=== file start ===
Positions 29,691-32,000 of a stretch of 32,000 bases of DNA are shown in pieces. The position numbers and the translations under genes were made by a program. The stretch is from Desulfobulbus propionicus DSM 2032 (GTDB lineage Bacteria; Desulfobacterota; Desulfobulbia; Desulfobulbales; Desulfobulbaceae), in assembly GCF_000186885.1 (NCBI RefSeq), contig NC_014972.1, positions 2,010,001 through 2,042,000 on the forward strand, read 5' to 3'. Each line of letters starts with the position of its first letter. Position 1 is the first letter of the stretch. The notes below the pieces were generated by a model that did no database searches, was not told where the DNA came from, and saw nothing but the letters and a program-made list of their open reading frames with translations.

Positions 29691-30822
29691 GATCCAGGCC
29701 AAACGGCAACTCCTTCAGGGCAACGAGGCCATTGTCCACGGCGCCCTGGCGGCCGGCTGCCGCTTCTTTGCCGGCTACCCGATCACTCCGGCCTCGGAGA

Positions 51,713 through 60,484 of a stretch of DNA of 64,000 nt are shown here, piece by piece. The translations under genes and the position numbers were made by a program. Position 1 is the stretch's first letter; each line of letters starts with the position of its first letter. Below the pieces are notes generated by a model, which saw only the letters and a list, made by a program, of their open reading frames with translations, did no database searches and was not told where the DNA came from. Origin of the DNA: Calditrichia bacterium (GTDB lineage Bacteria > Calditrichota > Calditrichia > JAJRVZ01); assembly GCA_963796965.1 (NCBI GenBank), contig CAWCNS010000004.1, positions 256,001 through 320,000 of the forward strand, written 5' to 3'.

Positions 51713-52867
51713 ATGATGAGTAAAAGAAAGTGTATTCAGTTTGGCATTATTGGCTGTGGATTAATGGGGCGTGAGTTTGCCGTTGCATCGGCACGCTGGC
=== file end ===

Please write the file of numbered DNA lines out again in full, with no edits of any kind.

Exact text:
Positions 29,691-32,000 of a stretch of 32,000 bases of DNA are shown in pieces. The position numbers and the translations under genes were made by a program. The stretch is from Desulfobulbus propionicus DSM 2032 (GTDB lineage Bacteria; Desulfobacterota; Desulfobulbia; Desulfobulbales; Desulfobulbaceae), in assembly GCF_000186885.1 (NCBI RefSeq), contig NC_014972.1, positions 2,010,001 through 2,042,000 on the forward strand, read 5' to 3'. Each line of letters starts with the position of its first letter. Position 1 is the first letter of the stretch. The notes below the pieces were generated by a model that did no database searches, was not told where the DNA came from, and saw nothing but the letters and a program-made list of their open reading frames with translations.

Positions 29691-30822
29691 GATCCAGGCC
29701 AAACGGCAACTCCTTCAGGGCAACGAGGCCATTGTCCACGGCGCCCTGGCGGCCGGCTGCCGCTTCTTTGCCGGCTACCCGATCACTCCGGCCTCGGAGA

Positions 51,713 through 60,484 of a stretch of DNA of 64,000 nt are shown here, piece by piece. The translations under genes and the position numbers were made by a program. Position 1 is the stretch's first letter; each line of letters starts with the position of its first letter. Below the pieces are notes generated by a model, which saw only the letters and a list, made by a program, of their open reading frames with translations, did no database searches and was not told where the DNA came from. Origin of the DNA: Calditrichia bacterium (GTDB lineage Bacteria > Calditrichota > Calditrichia > JAJRVZ01); assembly GCA_963796965.1 (NCBI GenBank), contig CAWCNS010000004.1, positions 256,001 through 320,000 of the forward strand, written 5' to 3'.

Positions 51713-52867
51713 ATGATGAGTAAAAGAAAGTGTATTCAGTTTGGCATTATTGGCTGTGGATTAATGGGGCGTGAGTTTGCCGTTGCATCGGCACGCTGGC